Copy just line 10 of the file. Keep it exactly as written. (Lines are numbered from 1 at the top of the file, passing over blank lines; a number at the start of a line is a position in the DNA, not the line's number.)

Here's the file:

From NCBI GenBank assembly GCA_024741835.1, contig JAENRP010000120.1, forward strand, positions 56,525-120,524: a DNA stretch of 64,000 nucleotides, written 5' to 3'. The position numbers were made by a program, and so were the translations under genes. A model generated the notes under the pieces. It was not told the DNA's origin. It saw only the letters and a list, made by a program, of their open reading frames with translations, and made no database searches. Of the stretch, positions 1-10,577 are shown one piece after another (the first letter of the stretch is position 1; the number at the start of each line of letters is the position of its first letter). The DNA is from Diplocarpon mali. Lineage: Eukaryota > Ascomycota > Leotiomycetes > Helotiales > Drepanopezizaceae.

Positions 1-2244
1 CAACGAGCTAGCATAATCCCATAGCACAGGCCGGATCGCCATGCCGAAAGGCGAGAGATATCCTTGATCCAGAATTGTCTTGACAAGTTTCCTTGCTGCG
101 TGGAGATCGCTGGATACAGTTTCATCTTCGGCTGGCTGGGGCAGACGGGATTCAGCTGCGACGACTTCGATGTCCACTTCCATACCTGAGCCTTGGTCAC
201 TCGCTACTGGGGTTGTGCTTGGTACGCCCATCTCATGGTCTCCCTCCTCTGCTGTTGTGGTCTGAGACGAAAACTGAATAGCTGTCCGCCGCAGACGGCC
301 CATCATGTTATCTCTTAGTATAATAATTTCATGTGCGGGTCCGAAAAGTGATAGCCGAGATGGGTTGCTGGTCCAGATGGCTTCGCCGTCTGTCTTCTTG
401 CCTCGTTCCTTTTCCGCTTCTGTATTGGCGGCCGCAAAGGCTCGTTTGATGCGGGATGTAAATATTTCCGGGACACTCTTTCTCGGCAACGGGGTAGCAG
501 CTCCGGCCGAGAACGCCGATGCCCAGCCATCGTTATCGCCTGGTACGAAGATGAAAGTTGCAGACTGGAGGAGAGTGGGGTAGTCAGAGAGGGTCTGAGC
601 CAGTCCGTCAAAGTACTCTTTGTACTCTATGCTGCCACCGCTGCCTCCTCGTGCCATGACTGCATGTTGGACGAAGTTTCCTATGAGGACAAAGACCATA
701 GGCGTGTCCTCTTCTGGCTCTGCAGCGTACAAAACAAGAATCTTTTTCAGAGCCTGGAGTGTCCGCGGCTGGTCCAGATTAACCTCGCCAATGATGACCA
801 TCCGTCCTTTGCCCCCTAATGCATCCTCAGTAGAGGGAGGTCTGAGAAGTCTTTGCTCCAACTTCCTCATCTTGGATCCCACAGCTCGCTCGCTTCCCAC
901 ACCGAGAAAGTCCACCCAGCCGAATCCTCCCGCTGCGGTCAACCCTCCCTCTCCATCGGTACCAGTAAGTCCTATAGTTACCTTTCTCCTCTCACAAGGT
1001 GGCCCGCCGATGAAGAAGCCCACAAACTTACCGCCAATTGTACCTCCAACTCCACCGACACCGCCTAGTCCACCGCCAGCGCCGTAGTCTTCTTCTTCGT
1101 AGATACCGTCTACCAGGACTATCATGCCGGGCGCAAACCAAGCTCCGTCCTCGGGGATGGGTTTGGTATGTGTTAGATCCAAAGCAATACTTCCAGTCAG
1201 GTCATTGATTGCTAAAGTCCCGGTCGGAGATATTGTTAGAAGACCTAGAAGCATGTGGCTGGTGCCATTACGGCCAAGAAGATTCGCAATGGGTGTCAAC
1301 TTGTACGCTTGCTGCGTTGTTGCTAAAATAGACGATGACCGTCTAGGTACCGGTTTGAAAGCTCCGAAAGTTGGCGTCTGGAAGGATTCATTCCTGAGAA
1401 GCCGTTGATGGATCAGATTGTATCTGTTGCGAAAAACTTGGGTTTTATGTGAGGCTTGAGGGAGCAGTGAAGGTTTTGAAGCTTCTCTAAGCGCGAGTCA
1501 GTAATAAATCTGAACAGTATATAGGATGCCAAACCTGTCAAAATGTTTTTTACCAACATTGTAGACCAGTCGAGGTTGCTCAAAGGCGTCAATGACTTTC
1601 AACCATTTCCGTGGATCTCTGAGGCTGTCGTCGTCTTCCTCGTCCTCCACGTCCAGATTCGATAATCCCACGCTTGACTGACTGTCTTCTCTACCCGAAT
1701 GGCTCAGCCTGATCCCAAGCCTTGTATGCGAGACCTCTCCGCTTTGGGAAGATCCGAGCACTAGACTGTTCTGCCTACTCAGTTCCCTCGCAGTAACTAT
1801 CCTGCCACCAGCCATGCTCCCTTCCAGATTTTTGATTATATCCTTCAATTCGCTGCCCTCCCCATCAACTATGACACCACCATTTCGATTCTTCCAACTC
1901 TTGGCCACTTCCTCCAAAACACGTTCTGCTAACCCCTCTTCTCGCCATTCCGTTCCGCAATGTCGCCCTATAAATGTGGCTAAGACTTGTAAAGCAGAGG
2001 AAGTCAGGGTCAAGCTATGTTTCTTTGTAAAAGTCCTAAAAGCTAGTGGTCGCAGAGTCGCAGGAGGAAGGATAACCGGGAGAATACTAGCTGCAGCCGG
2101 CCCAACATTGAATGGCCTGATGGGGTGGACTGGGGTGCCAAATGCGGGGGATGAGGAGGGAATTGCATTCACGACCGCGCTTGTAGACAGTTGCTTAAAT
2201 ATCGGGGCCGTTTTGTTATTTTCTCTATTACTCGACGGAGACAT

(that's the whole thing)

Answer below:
701 GGCGTGTCCTCTTCTGGCTCTGCAGCGTACAAAACAAGAATCTTTTTCAGAGCCTGGAGTGTCCGCGGCTGGTCCAGATTAACCTCGCCAATGATGACCA